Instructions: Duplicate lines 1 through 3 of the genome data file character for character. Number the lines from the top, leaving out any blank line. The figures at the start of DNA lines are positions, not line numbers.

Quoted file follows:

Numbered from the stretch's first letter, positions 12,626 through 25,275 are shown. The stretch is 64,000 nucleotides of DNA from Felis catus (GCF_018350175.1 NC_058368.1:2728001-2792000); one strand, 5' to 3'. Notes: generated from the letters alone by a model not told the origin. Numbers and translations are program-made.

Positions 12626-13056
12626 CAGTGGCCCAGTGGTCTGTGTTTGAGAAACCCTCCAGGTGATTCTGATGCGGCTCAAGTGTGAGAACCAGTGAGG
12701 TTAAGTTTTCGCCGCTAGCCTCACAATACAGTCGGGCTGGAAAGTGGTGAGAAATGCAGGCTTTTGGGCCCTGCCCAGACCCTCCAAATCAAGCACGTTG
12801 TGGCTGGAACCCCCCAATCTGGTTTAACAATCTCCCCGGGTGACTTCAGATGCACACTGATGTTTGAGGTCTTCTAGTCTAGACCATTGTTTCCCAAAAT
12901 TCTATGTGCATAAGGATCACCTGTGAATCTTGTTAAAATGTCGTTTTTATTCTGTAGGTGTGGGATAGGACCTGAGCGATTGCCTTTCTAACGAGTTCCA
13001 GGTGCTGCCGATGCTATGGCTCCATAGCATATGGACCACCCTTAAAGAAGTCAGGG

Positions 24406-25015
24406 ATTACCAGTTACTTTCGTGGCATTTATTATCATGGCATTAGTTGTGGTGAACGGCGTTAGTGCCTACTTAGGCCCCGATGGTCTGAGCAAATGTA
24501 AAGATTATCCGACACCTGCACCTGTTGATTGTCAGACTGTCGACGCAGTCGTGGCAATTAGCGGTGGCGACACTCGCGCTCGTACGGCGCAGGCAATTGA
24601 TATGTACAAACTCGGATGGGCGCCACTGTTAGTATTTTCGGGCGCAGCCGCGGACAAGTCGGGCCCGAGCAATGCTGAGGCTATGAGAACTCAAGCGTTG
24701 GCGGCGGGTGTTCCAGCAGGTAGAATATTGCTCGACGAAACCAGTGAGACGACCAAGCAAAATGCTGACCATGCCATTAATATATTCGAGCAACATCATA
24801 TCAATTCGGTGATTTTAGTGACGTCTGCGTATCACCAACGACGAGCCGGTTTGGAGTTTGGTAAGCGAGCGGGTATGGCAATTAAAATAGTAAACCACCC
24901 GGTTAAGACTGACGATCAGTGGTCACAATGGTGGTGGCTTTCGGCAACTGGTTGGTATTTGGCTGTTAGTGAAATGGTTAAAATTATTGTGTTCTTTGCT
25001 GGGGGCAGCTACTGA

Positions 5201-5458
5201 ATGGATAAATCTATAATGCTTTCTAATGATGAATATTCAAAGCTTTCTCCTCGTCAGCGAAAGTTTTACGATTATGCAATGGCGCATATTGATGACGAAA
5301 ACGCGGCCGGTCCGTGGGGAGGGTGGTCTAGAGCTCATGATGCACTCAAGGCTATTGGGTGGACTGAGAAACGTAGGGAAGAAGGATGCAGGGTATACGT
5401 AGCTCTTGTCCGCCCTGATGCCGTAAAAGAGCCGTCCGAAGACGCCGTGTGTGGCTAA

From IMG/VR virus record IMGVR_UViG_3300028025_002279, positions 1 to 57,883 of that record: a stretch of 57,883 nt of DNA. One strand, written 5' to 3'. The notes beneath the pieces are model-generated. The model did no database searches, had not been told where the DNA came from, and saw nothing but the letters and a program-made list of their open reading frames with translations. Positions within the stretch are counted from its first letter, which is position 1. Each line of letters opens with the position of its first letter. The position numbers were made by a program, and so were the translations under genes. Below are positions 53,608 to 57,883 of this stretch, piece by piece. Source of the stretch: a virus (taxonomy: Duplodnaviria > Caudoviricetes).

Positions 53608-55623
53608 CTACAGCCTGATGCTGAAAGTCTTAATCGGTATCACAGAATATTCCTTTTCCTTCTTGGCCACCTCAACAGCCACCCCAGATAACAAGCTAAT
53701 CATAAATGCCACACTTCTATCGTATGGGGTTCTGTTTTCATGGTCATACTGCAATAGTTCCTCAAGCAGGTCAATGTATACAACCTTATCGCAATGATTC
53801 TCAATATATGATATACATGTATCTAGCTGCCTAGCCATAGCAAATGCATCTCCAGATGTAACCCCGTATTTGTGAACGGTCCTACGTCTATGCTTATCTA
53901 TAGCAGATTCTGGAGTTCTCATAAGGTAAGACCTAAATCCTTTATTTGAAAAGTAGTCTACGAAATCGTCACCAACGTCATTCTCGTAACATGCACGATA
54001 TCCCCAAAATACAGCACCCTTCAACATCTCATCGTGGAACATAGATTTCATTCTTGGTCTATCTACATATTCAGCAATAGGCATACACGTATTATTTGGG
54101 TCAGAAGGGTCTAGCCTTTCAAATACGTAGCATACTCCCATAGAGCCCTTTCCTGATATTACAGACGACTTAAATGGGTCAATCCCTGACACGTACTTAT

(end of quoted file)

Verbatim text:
Numbered from the stretch's first letter, positions 12,626 through 25,275 are shown. The stretch is 64,000 nucleotides of DNA from Felis catus (GCF_018350175.1 NC_058368.1:2728001-2792000); one strand, 5' to 3'. Notes: generated from the letters alone by a model not told the origin. Numbers and translations are program-made.

Positions 12626-13056
12626 CAGTGGCCCAGTGGTCTGTGTTTGAGAAACCCTCCAGGTGATTCTGATGCGGCTCAAGTGTGAGAACCAGTGAGG